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Wilson: A Consideration of the Sources Hardcover – October 1, 2001


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Product Details

  • Hardcover: 336 pages
  • Publisher: Overlook Hardcover; 1st edition (October 1, 2001)
  • Language: English
  • ISBN-10: 1585671894
  • ISBN-13: 978-1585671892
  • Product Dimensions: 8.4 x 5.7 x 1.3 inches
  • Shipping Weight: 1.2 pounds
  • Average Customer Review: 5.0 out of 5 stars  See all reviews (4 customer reviews)
  • Amazon Best Sellers Rank: #3,936,721 in Books (See Top 100 in Books)

Editorial Reviews

Review

Will certainly surprise those who imagine the author of "American Buffalo" operates only in the backstreets idiom of his plays. -- Publishers Weekly

About the Author

David Mamet 's Glengarry Glen Ross won the Pulitzer Prize for drama in 1984. He is also the author of Writing in Restaurants and On Directing Film, both available from Penguin.

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Most Helpful Customer Reviews

3 of 3 people found the following review helpful By E. A Solinas HALL OF FAMETOP 500 REVIEWERVINE VOICE on December 28, 2004
Format: Paperback
If you locked Vladimir Nabokov's "Pale Fire" and Mark Z. Danielewski's "House of Leaves" in a dark room together, the resulting love child might resemble David Mamet's "Wilson: A Consideration of the Sources." This quirky, twisted "novel" takes a look at literature, pop culture, and... oh, come on, no one can tell.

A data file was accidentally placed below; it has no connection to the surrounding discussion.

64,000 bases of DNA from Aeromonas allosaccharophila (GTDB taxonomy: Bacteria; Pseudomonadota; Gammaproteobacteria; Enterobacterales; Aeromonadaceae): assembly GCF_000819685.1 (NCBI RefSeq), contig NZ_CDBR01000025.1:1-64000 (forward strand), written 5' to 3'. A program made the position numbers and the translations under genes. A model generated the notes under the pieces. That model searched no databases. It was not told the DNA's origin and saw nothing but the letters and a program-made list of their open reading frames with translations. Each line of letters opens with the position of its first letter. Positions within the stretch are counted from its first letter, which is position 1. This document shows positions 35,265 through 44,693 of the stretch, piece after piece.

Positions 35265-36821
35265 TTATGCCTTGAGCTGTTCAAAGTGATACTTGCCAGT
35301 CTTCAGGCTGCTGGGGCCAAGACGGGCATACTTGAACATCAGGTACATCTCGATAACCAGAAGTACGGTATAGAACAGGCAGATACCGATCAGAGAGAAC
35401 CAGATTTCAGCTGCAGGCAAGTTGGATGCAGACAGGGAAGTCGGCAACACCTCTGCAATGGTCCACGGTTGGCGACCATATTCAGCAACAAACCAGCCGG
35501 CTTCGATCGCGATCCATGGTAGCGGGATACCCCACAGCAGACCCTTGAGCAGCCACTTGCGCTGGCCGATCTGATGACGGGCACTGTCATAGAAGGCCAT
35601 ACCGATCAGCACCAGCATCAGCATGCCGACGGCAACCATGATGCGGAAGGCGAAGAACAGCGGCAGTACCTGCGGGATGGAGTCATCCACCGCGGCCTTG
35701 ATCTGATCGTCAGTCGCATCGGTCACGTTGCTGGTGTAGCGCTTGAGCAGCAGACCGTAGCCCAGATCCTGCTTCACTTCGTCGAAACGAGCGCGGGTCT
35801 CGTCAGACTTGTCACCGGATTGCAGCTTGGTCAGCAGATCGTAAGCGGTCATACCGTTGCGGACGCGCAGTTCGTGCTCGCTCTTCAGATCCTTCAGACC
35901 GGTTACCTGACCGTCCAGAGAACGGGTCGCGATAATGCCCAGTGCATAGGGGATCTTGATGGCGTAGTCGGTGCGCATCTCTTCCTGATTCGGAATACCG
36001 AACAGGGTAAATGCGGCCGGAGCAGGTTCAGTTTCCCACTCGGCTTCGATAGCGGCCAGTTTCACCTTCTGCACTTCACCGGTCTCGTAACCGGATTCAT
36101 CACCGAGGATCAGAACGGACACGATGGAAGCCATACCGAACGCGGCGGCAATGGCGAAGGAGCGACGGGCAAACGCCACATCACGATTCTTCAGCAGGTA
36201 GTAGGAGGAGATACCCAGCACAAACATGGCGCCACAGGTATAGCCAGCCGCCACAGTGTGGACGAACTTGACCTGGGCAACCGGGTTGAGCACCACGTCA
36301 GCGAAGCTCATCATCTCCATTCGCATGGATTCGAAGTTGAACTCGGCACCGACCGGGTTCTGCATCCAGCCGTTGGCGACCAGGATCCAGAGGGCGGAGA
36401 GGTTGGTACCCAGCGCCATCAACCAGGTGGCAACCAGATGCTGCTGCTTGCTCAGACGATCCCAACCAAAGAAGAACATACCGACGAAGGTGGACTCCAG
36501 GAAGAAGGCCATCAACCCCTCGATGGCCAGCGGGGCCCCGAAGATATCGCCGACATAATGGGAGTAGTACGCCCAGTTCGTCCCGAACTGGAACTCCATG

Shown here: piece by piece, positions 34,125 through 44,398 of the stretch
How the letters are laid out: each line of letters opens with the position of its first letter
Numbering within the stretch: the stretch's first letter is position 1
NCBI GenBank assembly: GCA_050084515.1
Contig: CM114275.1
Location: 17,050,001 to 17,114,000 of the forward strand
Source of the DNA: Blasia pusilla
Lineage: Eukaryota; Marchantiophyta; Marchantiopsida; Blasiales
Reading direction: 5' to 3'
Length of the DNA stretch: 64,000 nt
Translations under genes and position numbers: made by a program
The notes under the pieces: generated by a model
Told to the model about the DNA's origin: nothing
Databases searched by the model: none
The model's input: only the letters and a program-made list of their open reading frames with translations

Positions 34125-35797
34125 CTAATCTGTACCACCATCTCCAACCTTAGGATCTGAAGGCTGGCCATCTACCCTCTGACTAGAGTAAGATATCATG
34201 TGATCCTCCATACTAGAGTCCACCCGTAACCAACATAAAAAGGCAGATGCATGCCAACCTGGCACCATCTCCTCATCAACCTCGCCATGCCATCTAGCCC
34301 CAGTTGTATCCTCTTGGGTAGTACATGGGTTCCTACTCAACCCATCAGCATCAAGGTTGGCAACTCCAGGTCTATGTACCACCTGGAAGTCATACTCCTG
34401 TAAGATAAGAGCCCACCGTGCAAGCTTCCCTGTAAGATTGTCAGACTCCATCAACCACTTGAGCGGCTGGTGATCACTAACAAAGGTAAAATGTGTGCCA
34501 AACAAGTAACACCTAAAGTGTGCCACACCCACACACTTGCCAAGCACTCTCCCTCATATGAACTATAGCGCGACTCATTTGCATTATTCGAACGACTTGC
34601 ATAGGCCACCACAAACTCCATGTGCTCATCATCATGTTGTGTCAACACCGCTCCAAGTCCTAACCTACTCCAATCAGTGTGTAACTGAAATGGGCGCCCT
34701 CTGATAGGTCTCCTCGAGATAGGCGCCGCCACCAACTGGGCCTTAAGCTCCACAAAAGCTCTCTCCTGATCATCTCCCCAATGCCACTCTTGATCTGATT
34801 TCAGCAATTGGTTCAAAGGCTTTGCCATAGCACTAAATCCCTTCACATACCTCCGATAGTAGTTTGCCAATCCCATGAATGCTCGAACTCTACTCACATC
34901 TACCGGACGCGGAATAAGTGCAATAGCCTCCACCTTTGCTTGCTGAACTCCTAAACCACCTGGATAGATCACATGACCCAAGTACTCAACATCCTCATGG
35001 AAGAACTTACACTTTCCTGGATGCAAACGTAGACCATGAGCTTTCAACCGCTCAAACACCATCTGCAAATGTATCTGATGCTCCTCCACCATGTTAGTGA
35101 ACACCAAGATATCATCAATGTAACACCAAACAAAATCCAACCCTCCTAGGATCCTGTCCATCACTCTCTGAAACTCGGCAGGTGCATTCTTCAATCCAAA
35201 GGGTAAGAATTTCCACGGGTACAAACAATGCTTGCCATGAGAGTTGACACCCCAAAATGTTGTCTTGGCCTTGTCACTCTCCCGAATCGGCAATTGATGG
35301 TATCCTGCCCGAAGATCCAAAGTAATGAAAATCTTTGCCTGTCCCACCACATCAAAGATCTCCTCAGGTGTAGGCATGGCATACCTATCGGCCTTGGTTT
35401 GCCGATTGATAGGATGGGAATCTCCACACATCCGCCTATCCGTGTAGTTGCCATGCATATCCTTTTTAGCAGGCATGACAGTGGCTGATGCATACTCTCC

Imagine a future where the literary history of the world has been put on the computer, and then the entire Internet has crashed. Culture and history as we know it have vanished. So now only a few fragments remain, and must be pieced back together with painstaking (and sometimes insane) skill. Not to mention a lot of (pitiful) academic bickering.

The result is an intricate study of the Bootsie Club, the haunted stories of Binky Beaumont, the mysterious death of Woodrow Wilson's wife, Lola Montez, soap, the Cola Riots, analyzation of the peculiar diary entries ("Dear Diary, I am surprised that I am surprised anymore"), fragments of novels, and interestingly weird poetry.